Tuesday, May 21, 2013

budapest, in pictures

Saint Stephen's hand, housed in St. Stephen's Basilica

The view of Pest, from Buda

Saturday, May 18, 2013

more brussels, plus bruges and ghent

When my family reached a cafe for breakfast yesterday, all the booths except two were filled by people. One other place was occupied by a sleeping cat. When another man came in behind us, he attempted to work around the cat, perching his espresso on the table corner, since it showed no intention of moving.

After that entertainment, we spent the rest of the day with my oldest friend. She lived here for a year, and came to see me and show my family around some. She took us to see the Manneken Pis, a famous statue of a peeing boy that's reproduced into any bit of tourist-trap merchandise you can imagine. The real thing is more disappointing than the Mona Lisa. Not only is the Manneken Pis tiny, it's also high up and obscured by an outfit from its extensive wardrobe. So, here is a photo of a more entertaining reproduction, because what isn't better holding a waffle?

Thursday, May 16, 2013

welcome to brussels

Waffles waffles waffles waffles

I am over-tired right now—my family took an overnight flight on Wednesday and then jumped straight into doing things. Upon arrival, we were delayed because a strike at the Brussels airport meant we all had to fetch our bags from the runway and then take shuttles to immigration. Then, my parents had arranged a private tour guide for us. For reasons unclear, the four of us ended up on our private trip on a full-sized bus. I slept through a lot of it. (I also fell asleep on the floors of JFK and Brussels International.) But Brussels seems quaint and cobblestone-y, and any place where every block has French fries, a chocolaterie, beer, and decadent waffles earns my endorsement (at least, that seemed the case in the tourist-friendly areas where we stumbled around, jetlagged out of our brains).

Thursday, May 09, 2013

when ancient met modern

A group of yoga devotees came together yesterday afternoon to listen to Eddie Stern, Beryl Bender Birch and Elena Brower discuss how yoga fits into 21st-century life. We left with swag bags—essential oil samples, vegan energy powders, incense variety packs. When I left the studio, there was an ostentatious VitaCoco truck parked out front. This shouldn't have surprised me—people devoted enough to yoga to attend a lecture on a Wednesday afternoon are the target audience for all this stuff, and shalas can't run on fumes—but it did. Maybe it's because I'm naive, or maybe it's because I don't identify three respected teachers with material goods.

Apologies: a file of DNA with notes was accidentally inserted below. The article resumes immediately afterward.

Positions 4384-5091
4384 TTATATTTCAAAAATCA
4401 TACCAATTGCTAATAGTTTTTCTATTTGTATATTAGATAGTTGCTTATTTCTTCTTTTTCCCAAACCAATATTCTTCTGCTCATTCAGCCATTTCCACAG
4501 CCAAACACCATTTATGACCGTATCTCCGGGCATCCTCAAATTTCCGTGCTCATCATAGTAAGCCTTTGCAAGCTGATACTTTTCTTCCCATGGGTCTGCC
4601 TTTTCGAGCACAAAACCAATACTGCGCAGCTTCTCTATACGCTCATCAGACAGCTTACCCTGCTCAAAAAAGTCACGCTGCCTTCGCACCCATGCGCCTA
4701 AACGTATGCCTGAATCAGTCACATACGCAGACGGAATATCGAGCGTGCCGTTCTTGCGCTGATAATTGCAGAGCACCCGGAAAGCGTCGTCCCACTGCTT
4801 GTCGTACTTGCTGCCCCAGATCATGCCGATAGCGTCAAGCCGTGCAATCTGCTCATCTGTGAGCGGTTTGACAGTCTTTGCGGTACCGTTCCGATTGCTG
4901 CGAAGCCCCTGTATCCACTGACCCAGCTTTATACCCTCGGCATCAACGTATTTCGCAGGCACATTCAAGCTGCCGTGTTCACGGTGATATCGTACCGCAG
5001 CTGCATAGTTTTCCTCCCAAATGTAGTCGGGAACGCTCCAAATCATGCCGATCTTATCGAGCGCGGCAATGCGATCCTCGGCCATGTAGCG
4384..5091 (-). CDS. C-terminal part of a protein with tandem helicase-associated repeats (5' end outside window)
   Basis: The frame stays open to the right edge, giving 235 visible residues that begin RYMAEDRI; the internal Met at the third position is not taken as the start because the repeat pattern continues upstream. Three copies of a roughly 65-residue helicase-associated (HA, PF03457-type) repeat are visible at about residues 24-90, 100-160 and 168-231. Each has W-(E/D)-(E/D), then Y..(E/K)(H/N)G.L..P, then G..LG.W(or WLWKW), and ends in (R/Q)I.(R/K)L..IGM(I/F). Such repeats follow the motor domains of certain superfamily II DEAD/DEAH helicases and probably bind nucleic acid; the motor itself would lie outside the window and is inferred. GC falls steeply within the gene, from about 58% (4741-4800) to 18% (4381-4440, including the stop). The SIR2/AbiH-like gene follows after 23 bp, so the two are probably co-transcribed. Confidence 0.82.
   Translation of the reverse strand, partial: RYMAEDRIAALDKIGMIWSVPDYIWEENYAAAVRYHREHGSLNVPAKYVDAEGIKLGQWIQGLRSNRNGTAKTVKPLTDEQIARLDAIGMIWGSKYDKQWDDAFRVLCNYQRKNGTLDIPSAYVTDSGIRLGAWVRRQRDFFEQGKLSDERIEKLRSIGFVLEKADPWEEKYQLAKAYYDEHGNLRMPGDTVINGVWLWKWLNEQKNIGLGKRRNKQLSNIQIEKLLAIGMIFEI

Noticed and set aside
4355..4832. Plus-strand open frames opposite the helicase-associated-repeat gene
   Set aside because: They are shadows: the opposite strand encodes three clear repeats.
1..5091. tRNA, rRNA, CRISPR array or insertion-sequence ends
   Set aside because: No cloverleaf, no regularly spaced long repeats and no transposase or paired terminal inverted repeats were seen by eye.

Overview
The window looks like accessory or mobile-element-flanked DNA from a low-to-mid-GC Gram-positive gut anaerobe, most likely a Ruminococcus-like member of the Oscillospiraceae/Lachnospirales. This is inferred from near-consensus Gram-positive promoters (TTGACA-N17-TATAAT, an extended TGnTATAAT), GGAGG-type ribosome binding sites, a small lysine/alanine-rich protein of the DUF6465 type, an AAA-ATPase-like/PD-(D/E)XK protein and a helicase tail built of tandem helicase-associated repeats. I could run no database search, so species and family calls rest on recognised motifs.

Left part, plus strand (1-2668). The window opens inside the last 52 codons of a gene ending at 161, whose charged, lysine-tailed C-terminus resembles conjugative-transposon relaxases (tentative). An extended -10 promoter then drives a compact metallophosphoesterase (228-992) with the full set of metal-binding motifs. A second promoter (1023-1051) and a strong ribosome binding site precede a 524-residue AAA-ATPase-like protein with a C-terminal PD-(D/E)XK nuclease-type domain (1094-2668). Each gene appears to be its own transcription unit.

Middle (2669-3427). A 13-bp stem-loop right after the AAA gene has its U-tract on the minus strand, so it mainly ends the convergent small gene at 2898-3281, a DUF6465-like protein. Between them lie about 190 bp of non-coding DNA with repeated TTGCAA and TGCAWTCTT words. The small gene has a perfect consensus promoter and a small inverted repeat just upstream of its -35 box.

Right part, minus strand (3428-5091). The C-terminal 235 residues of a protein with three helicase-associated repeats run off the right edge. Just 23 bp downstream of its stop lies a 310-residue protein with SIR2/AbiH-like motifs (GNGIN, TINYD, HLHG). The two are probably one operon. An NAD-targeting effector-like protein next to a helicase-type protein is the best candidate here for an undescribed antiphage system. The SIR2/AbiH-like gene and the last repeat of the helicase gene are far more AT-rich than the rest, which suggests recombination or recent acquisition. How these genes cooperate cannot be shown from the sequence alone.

Eddie is my current teacher; I've taken a workshop with Beryl, and I just adore her. Elena is a celebriyogi, no doubt, mostly known in ashtanga circles for being one of John Friend's most prominent acolytes—until she became one of the most prominent teachers to resign her certification after Friend, the founder of anusara, was implicated in a sex and money mismanagement scandal. (I touched on some of this in a piece I wrote at the time for GOOD.)

So while I was more interested in a personal path sort of way to hear what Eddie and Beryl had to say (I know, I know, spoken like a true ashtangi), I was super curious to hear whether Elena would mention anything about her break with John Friend.

Saturday, May 04, 2013

'being a journalist is harder than most people think'

Yesterday I attended "Information on Trial," a daylong conference at NYU's journalism school with Amnesty International and the Committee to Protect Journalists, an event to mark World Press Freedom Day.

Here is a bad iPhone pic of Columbia J-school prof Ann Cooper and
New Yorker writer George Packer, during their keynote conversation

George Packer said a few interesting things about the state of journalism during his keynote talk, things that went beyond hysterical "the media is dying" hand-wringing that I hear and read about all the time as a CJR editor.